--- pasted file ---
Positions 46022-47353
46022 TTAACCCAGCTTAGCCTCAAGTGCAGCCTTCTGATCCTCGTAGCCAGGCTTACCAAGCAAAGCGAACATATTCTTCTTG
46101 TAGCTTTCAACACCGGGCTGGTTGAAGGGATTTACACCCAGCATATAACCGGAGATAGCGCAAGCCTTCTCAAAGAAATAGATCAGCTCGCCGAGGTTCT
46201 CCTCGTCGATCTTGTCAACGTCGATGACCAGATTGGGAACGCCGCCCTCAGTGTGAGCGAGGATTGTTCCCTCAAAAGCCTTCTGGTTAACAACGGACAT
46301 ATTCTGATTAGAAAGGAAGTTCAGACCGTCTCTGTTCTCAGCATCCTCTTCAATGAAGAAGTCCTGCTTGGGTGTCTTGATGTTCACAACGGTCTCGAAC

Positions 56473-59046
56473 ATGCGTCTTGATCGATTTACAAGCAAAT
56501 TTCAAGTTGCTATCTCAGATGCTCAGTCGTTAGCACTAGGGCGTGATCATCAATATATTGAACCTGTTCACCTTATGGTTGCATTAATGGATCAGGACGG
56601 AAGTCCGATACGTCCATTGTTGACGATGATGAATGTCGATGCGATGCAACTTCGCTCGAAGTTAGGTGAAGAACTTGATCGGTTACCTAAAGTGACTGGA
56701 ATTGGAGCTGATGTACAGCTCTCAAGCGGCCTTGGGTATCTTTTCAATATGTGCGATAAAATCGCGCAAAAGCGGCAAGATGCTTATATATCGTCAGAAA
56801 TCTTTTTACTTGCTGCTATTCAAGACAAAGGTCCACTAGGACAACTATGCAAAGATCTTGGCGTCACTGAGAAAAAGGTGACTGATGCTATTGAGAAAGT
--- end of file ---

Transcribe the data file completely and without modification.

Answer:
Positions 46022-47353
46022 TTAACCCAGCTTAGCCTCAAGTGCAGCCTTCTGATCCTCGTAGCCAGGCTTACCAAGCAAAGCGAACATATTCTTCTTG
46101 TAGCTTTCAACACCGGGCTGGTTGAAGGGATTTACACCCAGCATATAACCGGAGATAGCGCAAGCCTTCTCAAAGAAATAGATCAGCTCGCCGAGGTTCT
46201 CCTCGTCGATCTTGTCAACGTCGATGACCAGATTGGGAACGCCGCCCTCAGTGTGAGCGAGGATTGTTCCCTCAAAAGCCTTCTGGTTAACAACGGACAT
46301 ATTCTGATTAGAAAGGAAGTTCAGACCGTCTCTGTTCTCAGCATCCTCTTCAATGAAGAAGTCCTGCTTGGGTGTCTTGATGTTCACAACGGTCTCGAAC

Positions 56473-59046
56473 ATGCGTCTTGATCGATTTACAAGCAAAT
56501 TTCAAGTTGCTATCTCAGATGCTCAGTCGTTAGCACTAGGGCGTGATCATCAATATATTGAACCTGTTCACCTTATGGTTGCATTAATGGATCAGGACGG
56601 AAGTCCGATACGTCCATTGTTGACGATGATGAATGTCGATGCGATGCAACTTCGCTCGAAGTTAGGTGAAGAACTTGATCGGTTACCTAAAGTGACTGGA
56701 ATTGGAGCTGATGTACAGCTCTCAAGCGGCCTTGGGTATCTTTTCAATATGTGCGATAAAATCGCGCAAAAGCGGCAAGATGCTTATATATCGTCAGAAA
56801 TCTTTTTACTTGCTGCTATTCAAGACAAAGGTCCACTAGGACAACTATGCAAAGATCTTGGCGTCACTGAGAAAAAGGTGACTGATGCTATTGAGAAAGT